We examined a set of proportional-hazards models that included all possible combinations of these three constructs to determine if the combinations with two or more constructs showed a significant reduction in model deviance (that is, a stronger association with risk of death) compared with the individual constructs alone. In these analyses (Figure 1), a significant model deviance when one variable is added to a model corresponded to a deviance test statistic of >3.84. In Figure 1, a solid line denotes a deviance >3.84 and a dotted line denotes a deviance <3.84, and the addition of a term for any one of the three constructs to the core model (having the terms for age, sex and education) produced a significant deviance statistic (Figure 1, rows 1 to 2). Addition of a term for physical frailty did not improve fit if global motor score was already included in the model (Figure 1, rows 2 to 3, dotted arrows). By contrast, other pairs of motor measures (global motor score plus parkinsonian signs score, and physical frailty plus parkinsonian signs score), produced significant improvements in model fit (Figure 1, rows 2 to 3, solid arrows). Finally, when all three terms were considered together (Figure 1, row 4), the combination of parkinsonian signs score and global motor score without physical frailty (Figure 1, row 3) was the 'best' model for predicting the risk of death.
In further analyses, we added back grip strength and timed walk, which had been removed from the global motor score measure, and the results were unchanged (results not shown).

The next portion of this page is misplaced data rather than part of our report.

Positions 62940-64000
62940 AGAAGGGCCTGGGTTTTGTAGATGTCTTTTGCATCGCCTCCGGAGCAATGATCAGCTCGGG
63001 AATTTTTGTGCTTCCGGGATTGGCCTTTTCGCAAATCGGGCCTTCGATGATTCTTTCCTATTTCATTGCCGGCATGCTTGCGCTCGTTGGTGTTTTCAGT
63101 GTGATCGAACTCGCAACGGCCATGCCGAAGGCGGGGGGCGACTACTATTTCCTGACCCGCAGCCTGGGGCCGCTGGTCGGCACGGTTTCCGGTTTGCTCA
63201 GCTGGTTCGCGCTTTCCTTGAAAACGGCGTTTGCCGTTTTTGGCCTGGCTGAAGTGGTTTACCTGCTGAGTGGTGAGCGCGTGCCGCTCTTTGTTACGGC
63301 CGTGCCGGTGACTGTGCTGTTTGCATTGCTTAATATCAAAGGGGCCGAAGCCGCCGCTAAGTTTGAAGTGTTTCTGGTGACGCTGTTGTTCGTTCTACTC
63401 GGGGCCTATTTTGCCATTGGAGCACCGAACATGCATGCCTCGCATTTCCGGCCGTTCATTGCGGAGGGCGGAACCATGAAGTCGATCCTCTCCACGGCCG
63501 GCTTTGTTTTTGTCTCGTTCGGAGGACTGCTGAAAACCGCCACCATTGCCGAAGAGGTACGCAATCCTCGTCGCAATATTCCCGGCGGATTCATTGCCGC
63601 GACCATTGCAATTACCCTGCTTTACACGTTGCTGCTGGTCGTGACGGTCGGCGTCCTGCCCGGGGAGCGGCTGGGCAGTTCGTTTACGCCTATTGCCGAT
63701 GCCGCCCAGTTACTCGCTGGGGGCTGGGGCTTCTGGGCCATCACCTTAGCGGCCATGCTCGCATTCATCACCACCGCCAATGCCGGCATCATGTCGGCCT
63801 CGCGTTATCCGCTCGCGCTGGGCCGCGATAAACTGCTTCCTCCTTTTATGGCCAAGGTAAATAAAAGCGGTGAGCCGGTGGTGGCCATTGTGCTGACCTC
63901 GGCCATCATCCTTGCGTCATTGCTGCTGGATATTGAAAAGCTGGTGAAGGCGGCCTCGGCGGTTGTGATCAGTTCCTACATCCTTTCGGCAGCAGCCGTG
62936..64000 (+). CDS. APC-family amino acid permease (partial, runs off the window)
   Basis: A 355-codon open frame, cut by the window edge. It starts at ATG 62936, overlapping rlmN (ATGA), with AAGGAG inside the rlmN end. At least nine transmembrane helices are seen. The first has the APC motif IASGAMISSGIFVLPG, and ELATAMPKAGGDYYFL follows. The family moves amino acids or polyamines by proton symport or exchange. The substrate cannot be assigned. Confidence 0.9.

Physical frailty, parkinsonian signs score parkinsonian signs score, global motor score and incident disability
We restricted the next analysis to the 841 people (88.6% of 949 people) without Katz disability at baseline. Over an average follow-up of almost 5 years (mean ± SD 4.9 ± 2.39 years), 295 of 841 participants (35.1%) developed Katz disability. We examined the associations of each of these three constructs with incident disability by fitting a set of proportional-hazard models that controlled for age, sex and education. Physical frailty, parkinsonian signs score and global motor score were all associated with incident disability (Table 2). For example, a 0.6-unit (about 1 SD) higher level of physical frailty at baseline was associated with about a 1.4-fold higher risk of disability (Table 2). A 7-point (1 SD) higher level of parkinsonian signs score at baseline was associated with an approximately twofold higher risk of disability, and a 0.27-unit (1 SD) lower level of global motor score at baseline was associated with a >2.3-fold higher risk of disability (Table 2).